Unlike funding that flows only to highways or only to transit by a rigid formula, this is money that can be invested in a range of transportation projects. Examples of flexible funding categories include the Surface Transportation Program and the Congestion Mitigation and Air Quality Improvement program.


The term “mode” is used to refer to a means of transportation, such as automobile, bus, train, ship, bicycle or pedestrian. Intermodal refers specifically to the connections between modes.

Joint-Use Agreements 

Joint use increases opportunities for children and adults to be more physically active. It refers to two or more entities — usually a school and a city or private organization — sharing indoor and outdoor spaces like gymnasiums, athletic fields and playgrounds. The concept is simple: share resources to keep costs down and communities healthy. The joint-use agreement is the document that lays out the terms of that shared use.

Metropolitan Planning Organization (MPO)

For urbanized areas with more than 50,000 residents, federal law requires the state to designate a regional metropolitan planning organization in order to receive federal funding to prepare and implement the regional transportation plan. California has eighteen metropolitan planning organizations, each governed by elected officials from the cities and counties that comprise the particular metropolitan planning area.

Metropolitan Transportation System (MTS)

A defined network of streets and roads, highways, mass transit routes, bikeways, transfer points, airports and seaports considered essential to regional mobility.

Moving Ahead for Progress in the 21st Century (MAP-21)

After many short-term extensions of Safe, Accountable, Flexible, Efficient Transportation Equity Act: A Legacy for Users (SAFETEA-LU), Congress enacted a surface transportation law known as Moving Ahead for Progress in the 21st Century (MAP-21) in 2012.  This two-year bill holds overall spending levels steady, but makes some significant changes to transportation policy and funding.


Door-to-door bus, van, and taxi services used to transport elderly and disabled riders. Sometimes referred to as dial-a-ride service, since trips are made according to demand instead of along a fixed route or according to a fixed schedule.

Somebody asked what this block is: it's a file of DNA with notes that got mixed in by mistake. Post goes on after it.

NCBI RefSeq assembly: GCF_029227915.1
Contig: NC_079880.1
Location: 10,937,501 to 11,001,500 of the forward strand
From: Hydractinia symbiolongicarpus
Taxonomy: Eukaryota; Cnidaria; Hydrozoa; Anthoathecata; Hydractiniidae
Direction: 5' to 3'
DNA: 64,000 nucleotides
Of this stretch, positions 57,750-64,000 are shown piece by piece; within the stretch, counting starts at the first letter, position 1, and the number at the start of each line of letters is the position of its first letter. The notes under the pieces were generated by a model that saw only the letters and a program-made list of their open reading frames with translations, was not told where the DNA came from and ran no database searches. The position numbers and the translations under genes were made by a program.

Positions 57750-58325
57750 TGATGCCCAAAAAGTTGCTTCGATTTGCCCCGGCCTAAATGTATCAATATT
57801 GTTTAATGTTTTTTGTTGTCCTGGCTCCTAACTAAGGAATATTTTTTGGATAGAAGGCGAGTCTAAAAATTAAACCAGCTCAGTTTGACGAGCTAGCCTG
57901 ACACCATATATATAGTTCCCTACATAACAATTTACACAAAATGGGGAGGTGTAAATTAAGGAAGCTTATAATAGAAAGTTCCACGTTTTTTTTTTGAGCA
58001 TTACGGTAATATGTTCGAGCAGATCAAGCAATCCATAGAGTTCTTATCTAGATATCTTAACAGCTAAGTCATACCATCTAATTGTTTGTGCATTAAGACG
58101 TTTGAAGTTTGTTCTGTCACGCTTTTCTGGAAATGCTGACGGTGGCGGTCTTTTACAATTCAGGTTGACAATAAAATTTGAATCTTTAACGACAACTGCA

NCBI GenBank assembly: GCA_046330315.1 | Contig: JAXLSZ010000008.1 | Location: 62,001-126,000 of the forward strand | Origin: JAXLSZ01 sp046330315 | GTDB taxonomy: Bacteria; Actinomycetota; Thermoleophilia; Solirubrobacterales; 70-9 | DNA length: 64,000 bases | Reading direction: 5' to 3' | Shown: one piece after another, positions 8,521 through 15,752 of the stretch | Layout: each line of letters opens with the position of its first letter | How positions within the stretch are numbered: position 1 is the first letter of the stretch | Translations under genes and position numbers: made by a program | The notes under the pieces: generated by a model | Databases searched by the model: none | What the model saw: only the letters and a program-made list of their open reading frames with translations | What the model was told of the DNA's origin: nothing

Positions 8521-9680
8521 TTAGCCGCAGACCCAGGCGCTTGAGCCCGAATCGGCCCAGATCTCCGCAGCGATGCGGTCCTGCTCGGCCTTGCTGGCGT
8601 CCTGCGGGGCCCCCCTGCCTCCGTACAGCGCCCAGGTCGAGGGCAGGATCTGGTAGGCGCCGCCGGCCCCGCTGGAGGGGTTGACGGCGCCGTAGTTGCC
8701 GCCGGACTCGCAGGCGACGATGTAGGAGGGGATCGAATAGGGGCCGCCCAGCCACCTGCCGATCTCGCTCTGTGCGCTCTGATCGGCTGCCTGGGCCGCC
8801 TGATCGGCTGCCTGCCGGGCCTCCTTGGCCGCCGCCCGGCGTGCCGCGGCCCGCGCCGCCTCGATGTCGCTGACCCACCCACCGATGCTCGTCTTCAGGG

Proposition 42

A state constitutional amendment passed by California voters in March 2002 that permanently dedicates 100 percent of the state sales tax on gasoline for transportation investments, although the Legislature is able to suspend these provisions in times of fiscal crisis.

Regional Improvement Program (RIP) Funds

The portion of funds in the Transportation Improvement Fund (TIF) which are available to metropolitan planning organizations (MPOs). 

Regional Transportation Improvement Program (RTIP)

A listing of highway, local road, transit and bicycle projects that the region hopes to fund; compiled by the Metropolitan Transportation Commission every two years from priority lists submitted by local jurisdictions. The California Transportation Commission must either approve or reject the Regional Transportation Improvement Program in its entirety. Once the California Transportation Commission approves a Regional Transportation Improvement Program, it is combined with those from other regions to comprise 75 percent of the funds in the State Transportation Improvement Program.

Regional Transportation Plan (RTP)

A master plan to guide the region’s transportation investments for a 25-year period. Updated every three years, it is based on projections of growth in population and jobs and the ensuing travel demand. Required by state and federal law, it includes programs to better maintain, operate and expand transportation.

Regional Transportation Planning Agency

Regional transportation planning agencies (RTPA) are one of three regional agencies responsible for regional planning in California.  The California Department of Transportation (Caltrans) Director designates the official regional transportation planning agency for each of California’s 58 counties. For each county the regional transportation planning agency is either: created by statute, the metropolitan planning organization serves as the regional transportation planning agency, or a local transportation commission or county transportation commission serves as the regional transportation planning agency.

Return to Source